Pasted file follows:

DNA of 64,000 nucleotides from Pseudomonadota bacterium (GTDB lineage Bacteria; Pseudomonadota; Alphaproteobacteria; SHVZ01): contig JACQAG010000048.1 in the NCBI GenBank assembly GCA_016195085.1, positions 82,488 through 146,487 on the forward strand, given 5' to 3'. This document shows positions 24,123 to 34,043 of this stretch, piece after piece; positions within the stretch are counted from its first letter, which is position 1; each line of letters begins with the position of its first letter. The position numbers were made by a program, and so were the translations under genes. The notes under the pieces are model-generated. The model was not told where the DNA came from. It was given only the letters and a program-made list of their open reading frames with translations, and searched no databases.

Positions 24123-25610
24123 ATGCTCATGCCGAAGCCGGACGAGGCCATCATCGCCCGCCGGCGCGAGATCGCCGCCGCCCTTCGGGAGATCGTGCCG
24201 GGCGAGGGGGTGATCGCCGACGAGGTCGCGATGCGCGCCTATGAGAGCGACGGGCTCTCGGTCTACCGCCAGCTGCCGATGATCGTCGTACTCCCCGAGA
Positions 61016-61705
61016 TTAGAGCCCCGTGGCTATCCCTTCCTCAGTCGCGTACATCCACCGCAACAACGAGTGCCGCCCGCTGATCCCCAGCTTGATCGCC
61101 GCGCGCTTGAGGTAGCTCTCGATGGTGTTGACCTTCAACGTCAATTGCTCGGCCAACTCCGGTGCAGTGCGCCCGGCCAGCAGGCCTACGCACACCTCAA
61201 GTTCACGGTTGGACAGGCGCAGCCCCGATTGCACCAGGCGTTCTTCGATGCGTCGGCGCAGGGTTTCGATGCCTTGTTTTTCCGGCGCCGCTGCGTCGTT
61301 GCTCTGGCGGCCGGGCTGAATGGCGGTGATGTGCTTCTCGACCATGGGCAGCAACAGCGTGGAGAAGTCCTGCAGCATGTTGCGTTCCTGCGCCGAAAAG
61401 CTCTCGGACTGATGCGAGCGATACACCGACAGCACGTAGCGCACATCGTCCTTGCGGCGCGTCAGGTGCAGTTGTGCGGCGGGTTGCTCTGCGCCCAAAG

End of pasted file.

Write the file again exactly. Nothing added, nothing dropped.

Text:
DNA of 64,000 nucleotides from Pseudomonadota bacterium (GTDB lineage Bacteria; Pseudomonadota; Alphaproteobacteria; SHVZ01): contig JACQAG010000048.1 in the NCBI GenBank assembly GCA_016195085.1, positions 82,488 through 146,487 on the forward strand, given 5' to 3'. This document shows positions 24,123 to 34,043 of this stretch, piece after piece; positions within the stretch are counted from its first letter, which is position 1; each line of letters begins with the position of its first letter. The position numbers were made by a program, and so were the translations under genes. The notes under the pieces are model-generated. The model was not told where the DNA came from. It was given only the letters and a program-made list of their open reading frames with translations, and searched no databases.

Positions 24123-25610
24123 ATGCTCATGCCGAAGCCGGACGAGGCCATCATCGCCCGCCGGCGCGAGATCGCCGCCGCCCTTCGGGAGATCGTGCCG
24201 GGCGAGGGGGTGATCGCCGACGAGGTCGCGATGCGCGCCTATGAGAGCGACGGGCTCTCGGTCTACCGCCAGCTGCCGATGATCGTCGTACTCCCCGAGA
Positions 61016-61705
61016 TTAGAGCCCCGTGGCTATCCCTTCCTCAGTCGCGTACATCCACCGCAACAACGAGTGCCGCCCGCTGATCCCCAGCTTGATCGCC
61101 GCGCGCTTGAGGTAGCTCTCGATGGTGTTGACCTTCAACGTCAATTGCTCGGCCAACTCCGGTGCAGTGCGCCCGGCCAGCAGGCCTACGCACACCTCAA
61201 GTTCACGGTTGGACAGGCGCAGCCCCGATTGCACCAGGCGTTCTTCGATGCGTCGGCGCAGGGTTTCGATGCCTTGTTTTTCCGGCGCCGCTGCGTCGTT
61301 GCTCTGGCGGCCGGGCTGAATGGCGGTGATGTGCTTCTCGACCATGGGCAGCAACAGCGTGGAGAAGTCCTGCAGCATGTTGCGTTCCTGCGCCGAAAAG
61401 CTCTCGGACTGATGCGAGCGATACACCGACAGCACGTAGCGCACATCGTCCTTGCGGCGCGTCAGGTGCAGTTGTGCGGCGGGTTGCTCTGCGCCCAAAG